Trauma* is an overwhelming threat that you don’t know how to deal with, says world-renowned trauma expert Dr Gabor Maté. So trauma is not the bad things that happen to you, but rather what happens inside you as a result of what happens to you.

Fundamentally, trauma is a disconnection from the self. Why do we get disconnected? Because it’s too painful to feel the pain. It’s overwhelming. That then becomes a lifelong dynamic. I no longer know how to deal with emotions. It means that in relationships when I feel a bit hurt, I immediately withdraw so I don’t have to feel those emotions that I don’t know what to do with. So there’s a disconnect.

Trauma also affects how our brains develop. Certain key brain circuits that have to do with how we react and respond and regulate ourselves, how we handle stress, how we interact with other people, how much empathy and insight we have, and how much compassion we have. These functions of the mid-frontal cortex are limited and constricted by trauma because we now know that the brain develops in interaction with the environment.

So let’s take a look at your childhood:

  • In the first 18 years of your life, did a parent or another adult in the household often or very often swear at you, insult you, put you down or humiliate you?
  • Did a parent or another adult in the household often push, grab, slap, or throw something at you?
  • Did a parent or another adult in the household often or very often hit you so hard that you had marks or were injured?
  • Did you often feel that no one in your family loved you?

You see, if a parent or adult is terrorizing you, as a child you can only make sense of it in one of two ways: He’s a bad person or he hates me OR I’m a bad person and I’m unlovable. And, as children, we always go with the later.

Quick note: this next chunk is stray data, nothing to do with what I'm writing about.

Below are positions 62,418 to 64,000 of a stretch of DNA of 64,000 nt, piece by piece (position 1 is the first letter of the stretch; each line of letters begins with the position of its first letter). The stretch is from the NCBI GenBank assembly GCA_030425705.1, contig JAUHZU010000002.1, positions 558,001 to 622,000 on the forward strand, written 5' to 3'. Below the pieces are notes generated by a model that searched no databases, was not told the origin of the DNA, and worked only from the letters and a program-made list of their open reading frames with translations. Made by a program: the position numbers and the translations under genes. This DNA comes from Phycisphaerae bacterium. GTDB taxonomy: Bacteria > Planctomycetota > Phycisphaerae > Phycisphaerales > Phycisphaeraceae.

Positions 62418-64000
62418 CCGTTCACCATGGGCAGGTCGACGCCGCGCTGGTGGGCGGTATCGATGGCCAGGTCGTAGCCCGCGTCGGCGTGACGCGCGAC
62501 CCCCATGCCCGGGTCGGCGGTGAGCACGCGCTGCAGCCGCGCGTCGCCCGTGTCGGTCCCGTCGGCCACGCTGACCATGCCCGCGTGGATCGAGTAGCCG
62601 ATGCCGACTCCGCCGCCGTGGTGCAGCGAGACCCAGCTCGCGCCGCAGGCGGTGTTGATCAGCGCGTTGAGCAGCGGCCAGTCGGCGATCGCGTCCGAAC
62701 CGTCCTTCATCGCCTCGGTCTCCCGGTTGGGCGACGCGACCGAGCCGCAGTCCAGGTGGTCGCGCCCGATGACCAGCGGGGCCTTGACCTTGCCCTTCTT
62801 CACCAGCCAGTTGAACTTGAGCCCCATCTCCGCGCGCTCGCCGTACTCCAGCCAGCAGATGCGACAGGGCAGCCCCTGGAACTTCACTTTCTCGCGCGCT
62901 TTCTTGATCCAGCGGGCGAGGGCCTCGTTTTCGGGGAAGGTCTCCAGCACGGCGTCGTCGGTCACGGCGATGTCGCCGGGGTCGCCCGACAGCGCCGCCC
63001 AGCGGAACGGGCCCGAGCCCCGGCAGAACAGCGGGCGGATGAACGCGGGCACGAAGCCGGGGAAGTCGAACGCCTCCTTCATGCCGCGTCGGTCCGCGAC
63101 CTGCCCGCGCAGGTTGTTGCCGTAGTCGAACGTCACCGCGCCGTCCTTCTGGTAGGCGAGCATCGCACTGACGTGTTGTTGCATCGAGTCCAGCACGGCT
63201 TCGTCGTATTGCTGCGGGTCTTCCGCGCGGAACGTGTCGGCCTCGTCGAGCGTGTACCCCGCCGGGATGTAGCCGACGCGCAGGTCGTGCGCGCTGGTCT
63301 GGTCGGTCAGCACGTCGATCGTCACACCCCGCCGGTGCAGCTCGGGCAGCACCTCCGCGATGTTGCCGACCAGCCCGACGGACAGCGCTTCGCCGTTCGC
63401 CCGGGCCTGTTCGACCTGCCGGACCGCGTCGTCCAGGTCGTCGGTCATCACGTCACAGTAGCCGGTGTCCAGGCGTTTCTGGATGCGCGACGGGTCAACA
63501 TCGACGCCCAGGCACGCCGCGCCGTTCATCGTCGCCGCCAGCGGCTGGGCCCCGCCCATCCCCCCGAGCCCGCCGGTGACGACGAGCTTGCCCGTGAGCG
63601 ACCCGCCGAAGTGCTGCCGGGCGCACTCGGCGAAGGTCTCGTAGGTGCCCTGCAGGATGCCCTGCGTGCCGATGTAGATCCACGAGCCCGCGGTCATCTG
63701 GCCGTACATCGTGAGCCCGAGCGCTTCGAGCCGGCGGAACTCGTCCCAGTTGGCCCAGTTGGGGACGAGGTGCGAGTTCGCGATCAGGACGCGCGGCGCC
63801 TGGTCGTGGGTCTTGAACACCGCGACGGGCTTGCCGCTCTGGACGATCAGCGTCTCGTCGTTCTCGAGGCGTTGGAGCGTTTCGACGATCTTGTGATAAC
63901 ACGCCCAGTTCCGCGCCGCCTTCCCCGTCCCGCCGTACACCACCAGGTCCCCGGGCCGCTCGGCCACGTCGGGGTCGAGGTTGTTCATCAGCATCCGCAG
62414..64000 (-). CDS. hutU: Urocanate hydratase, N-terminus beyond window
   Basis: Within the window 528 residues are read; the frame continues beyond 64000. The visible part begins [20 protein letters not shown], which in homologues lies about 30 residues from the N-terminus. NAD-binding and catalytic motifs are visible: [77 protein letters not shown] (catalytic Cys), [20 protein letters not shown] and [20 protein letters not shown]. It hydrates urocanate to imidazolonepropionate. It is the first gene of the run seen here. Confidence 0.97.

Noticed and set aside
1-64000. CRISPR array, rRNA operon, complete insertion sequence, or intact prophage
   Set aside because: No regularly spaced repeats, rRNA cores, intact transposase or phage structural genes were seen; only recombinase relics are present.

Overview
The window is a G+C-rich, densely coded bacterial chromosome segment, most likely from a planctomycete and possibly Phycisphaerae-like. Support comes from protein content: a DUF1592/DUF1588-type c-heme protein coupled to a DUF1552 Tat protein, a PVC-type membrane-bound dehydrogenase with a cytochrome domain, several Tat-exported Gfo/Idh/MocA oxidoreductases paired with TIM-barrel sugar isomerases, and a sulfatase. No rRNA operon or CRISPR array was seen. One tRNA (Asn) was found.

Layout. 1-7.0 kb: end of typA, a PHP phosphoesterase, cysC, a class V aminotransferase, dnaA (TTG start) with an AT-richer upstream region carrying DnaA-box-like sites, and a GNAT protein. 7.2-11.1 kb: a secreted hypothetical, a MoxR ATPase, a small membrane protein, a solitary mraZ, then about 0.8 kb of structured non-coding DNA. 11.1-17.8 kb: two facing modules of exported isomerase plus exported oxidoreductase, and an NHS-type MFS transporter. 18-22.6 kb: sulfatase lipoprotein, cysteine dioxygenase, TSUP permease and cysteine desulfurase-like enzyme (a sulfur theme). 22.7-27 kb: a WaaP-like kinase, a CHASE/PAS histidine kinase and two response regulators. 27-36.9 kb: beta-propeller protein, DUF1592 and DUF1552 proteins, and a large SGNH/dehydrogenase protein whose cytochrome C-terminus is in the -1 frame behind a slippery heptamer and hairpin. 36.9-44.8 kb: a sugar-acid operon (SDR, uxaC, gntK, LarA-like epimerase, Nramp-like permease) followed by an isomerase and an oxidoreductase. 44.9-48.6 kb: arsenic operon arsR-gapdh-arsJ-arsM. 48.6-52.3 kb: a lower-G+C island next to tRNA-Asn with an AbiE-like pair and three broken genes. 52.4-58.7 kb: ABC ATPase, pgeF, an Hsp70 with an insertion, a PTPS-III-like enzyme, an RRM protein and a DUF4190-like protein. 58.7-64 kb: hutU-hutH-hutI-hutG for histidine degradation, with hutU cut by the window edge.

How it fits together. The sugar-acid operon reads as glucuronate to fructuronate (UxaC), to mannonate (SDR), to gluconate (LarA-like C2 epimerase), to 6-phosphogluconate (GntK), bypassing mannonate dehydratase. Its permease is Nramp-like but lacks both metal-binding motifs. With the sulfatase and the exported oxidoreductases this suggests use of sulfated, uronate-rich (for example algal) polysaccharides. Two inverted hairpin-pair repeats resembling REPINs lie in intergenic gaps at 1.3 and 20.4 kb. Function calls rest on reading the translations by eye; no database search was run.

When the pain is there and there’s no one to share it with – and as children we have very limited resources to deal with pain – what we do is disconnect from ourselves. Because ultimately, as Polyvagal Theory psychiatrist Dr Stephen Porges says, safety isn’t just the absence of threat; it’s the presence of connection.

And that’s the trauma. We were completely alone as a child.

So children don’t get traumatized because they get hurt. Children get traumatized because they’re alone with the hurt.

Dr Maté explains that these are very scary experiences and there’s no way to know when they’re going to happen again, which puts us into a hypervigilant state to protect ourselves. And our body and mind are constantly scanning for threat because we are perpetually stressed and anxious so that we survive. Our behavior today is a direct result of the trauma that we’ve experienced.

Are you free? Are you conscious? Are you making decisions based on full awareness? Or are you driven by unconscious dynamics that you’ve inherited or that you developed as a response to childhood trauma? Because insofar as we’re not conscious, we’re not free.

Here’s the thing: we don’t respond to what happens. We respond to our perception of what happens. Like the Buddha said, “With our minds we create the world.” And of all the possible interpretations, we default to the worst one.

So that’s the learning. That’s the beauty of healing: It’s that when we reframe things and we actually see the source of the pain within ourselves, all of the sudden that’s liberating. Because guess what. If you’re feeling a particular way because someone did this or didn’t do that, then that makes you a victim. But if you see that you’re the source, now you are powerful.

It’s through a dynamic, emergent process of confrontation with the truth that solutions will arise. Trauma involves a lifelong pushing down of feelings and a tremendous amount of energy goes into not feeling the pain. As Dr Peter Levine says, “Trauma is a fact of life. We can’t escape it. But the good news is trauma doesn’t have to be a life sentence.”

If you need help processing your trauma, please reach out to me.


*Please note that this piece does not refer to trauma caused by war, natural disasters, crimes, a school shooting, a serious car accident, the death of a parent, rape, sexual abuse, physical abuse, domestic violence, witnessing death, a life-threatening illness, and more.

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